Alonso Quijana, a Spanish country gentleman, is crazed by his reading of medieval romances. He resolves to go forth to right the world’s wrongs and champion the downtrodden. Having himself “knighted” by an innkeeper who humors him, Alonso takes on a new name--Don Quixote de la Mancha--and a squire, the peasant Sancho Panza.
Seeking adventure, Don Quixote interprets everything he sees in terms of his chivalric fantasy. As a would-be righter of wrongs, he challenges many ordinary men who he imagines are committing injustices. Though sometimes victorious, he receives many beatings in these encounters. Some people also take advantage of his illusion to make him the butt of cruel jokes.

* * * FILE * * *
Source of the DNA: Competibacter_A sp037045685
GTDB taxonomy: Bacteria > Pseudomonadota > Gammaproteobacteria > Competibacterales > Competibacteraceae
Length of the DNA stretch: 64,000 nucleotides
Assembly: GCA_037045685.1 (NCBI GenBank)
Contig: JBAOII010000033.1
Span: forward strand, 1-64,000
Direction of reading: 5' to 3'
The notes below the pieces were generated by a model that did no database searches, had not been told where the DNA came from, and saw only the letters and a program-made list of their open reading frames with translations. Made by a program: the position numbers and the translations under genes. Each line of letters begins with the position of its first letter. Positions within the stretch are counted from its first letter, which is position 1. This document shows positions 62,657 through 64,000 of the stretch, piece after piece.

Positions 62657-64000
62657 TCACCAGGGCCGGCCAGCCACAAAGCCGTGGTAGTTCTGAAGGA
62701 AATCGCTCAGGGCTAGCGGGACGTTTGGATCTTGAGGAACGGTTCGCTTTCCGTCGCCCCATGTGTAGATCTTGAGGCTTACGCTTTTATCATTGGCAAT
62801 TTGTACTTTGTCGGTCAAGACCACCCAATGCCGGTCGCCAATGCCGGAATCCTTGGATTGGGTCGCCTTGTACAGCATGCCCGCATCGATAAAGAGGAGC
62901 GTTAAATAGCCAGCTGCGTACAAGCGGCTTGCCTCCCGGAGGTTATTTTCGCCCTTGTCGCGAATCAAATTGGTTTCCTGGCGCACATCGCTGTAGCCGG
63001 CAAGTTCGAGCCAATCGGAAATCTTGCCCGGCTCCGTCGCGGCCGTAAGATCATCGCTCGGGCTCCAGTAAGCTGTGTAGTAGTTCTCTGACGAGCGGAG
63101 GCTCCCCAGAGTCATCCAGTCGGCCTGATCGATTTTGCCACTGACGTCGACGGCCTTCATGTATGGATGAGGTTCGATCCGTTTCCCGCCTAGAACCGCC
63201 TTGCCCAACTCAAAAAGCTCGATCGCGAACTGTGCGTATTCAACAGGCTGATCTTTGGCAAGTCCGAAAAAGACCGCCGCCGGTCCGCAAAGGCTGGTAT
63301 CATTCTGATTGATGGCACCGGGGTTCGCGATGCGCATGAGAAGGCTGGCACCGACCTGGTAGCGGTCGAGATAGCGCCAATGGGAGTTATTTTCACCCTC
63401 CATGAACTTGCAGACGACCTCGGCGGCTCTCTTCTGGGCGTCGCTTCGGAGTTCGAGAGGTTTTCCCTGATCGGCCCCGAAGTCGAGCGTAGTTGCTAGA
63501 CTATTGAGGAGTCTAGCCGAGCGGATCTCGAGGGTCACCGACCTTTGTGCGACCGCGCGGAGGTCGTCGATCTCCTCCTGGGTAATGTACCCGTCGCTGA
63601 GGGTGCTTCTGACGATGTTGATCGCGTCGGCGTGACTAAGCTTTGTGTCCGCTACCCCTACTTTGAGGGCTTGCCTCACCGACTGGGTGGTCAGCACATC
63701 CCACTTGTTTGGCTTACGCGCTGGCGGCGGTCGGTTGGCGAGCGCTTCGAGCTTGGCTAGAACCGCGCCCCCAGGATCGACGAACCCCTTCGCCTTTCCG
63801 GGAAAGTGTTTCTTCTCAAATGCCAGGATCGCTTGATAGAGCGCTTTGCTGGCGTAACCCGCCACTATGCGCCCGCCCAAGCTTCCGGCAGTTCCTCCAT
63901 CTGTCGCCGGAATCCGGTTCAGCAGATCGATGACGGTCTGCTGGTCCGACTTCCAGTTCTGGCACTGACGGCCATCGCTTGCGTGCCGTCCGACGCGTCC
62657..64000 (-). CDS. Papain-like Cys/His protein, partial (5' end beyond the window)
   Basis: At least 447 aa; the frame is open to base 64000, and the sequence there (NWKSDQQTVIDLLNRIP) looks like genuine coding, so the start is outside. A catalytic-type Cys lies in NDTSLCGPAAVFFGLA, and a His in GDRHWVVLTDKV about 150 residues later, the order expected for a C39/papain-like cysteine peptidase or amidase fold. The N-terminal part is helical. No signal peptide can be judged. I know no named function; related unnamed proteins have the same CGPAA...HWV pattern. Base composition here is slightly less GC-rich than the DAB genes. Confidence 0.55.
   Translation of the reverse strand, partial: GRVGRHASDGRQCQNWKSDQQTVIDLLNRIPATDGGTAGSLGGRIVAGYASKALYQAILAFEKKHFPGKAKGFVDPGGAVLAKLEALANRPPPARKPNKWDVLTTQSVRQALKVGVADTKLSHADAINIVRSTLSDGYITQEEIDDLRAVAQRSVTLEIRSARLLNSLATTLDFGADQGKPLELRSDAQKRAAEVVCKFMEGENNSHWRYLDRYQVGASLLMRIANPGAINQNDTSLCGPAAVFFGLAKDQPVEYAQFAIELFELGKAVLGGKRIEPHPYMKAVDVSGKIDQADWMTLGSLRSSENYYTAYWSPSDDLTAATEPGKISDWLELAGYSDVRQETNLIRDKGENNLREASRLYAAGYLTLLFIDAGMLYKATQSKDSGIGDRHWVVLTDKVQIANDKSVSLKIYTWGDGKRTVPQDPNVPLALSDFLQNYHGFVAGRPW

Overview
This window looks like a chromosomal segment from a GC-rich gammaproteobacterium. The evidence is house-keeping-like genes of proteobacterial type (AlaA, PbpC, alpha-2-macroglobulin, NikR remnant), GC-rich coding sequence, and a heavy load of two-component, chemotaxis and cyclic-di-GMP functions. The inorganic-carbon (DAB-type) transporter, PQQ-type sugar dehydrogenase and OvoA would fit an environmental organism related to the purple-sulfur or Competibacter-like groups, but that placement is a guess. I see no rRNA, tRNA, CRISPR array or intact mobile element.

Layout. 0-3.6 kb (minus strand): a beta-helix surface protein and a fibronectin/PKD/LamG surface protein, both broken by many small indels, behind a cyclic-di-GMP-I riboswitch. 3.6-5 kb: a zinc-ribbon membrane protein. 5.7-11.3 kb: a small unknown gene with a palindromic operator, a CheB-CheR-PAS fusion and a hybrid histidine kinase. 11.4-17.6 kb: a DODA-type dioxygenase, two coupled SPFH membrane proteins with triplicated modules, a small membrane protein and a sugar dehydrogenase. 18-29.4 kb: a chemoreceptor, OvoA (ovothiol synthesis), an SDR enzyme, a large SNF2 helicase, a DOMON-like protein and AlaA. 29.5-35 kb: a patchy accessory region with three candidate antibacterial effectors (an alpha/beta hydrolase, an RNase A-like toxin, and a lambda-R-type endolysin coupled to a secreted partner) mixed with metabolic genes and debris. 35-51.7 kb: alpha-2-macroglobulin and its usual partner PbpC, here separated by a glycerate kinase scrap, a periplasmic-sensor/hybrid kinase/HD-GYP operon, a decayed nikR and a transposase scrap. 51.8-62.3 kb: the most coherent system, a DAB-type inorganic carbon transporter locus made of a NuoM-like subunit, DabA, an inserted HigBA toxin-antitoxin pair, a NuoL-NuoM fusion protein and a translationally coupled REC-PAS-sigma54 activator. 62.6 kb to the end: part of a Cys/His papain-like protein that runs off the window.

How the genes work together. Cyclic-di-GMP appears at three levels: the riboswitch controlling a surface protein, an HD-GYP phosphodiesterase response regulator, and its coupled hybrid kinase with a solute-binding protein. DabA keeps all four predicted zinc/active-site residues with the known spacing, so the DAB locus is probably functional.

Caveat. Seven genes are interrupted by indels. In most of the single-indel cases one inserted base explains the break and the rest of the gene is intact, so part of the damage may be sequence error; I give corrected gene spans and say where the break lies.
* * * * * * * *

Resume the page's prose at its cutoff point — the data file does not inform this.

Through all of these mishaps, Sancho occupies an unenviable position. He ministers to his master’s illusion while striving to protect him from its direst consequences. Sancho does not always succeed in this paradoxical role, but he does add cheer with his jokes and commonsense maxims.
A supreme challenge to three and a half centuries of readers has been how to interpret Quixote. Is he merely a ridiculous and pathetic victim of illusion, or a representative of all that was most noble in a bygone age? Another strong point of interest is the other characters’ reaction to Quixote’s madness. A few try to coax him out of his fantasies and back to the sensible, if dull, life of a country gentleman. Many more encourage him to continue, thus amusing them with his insane...
(The entire section is 608 words.)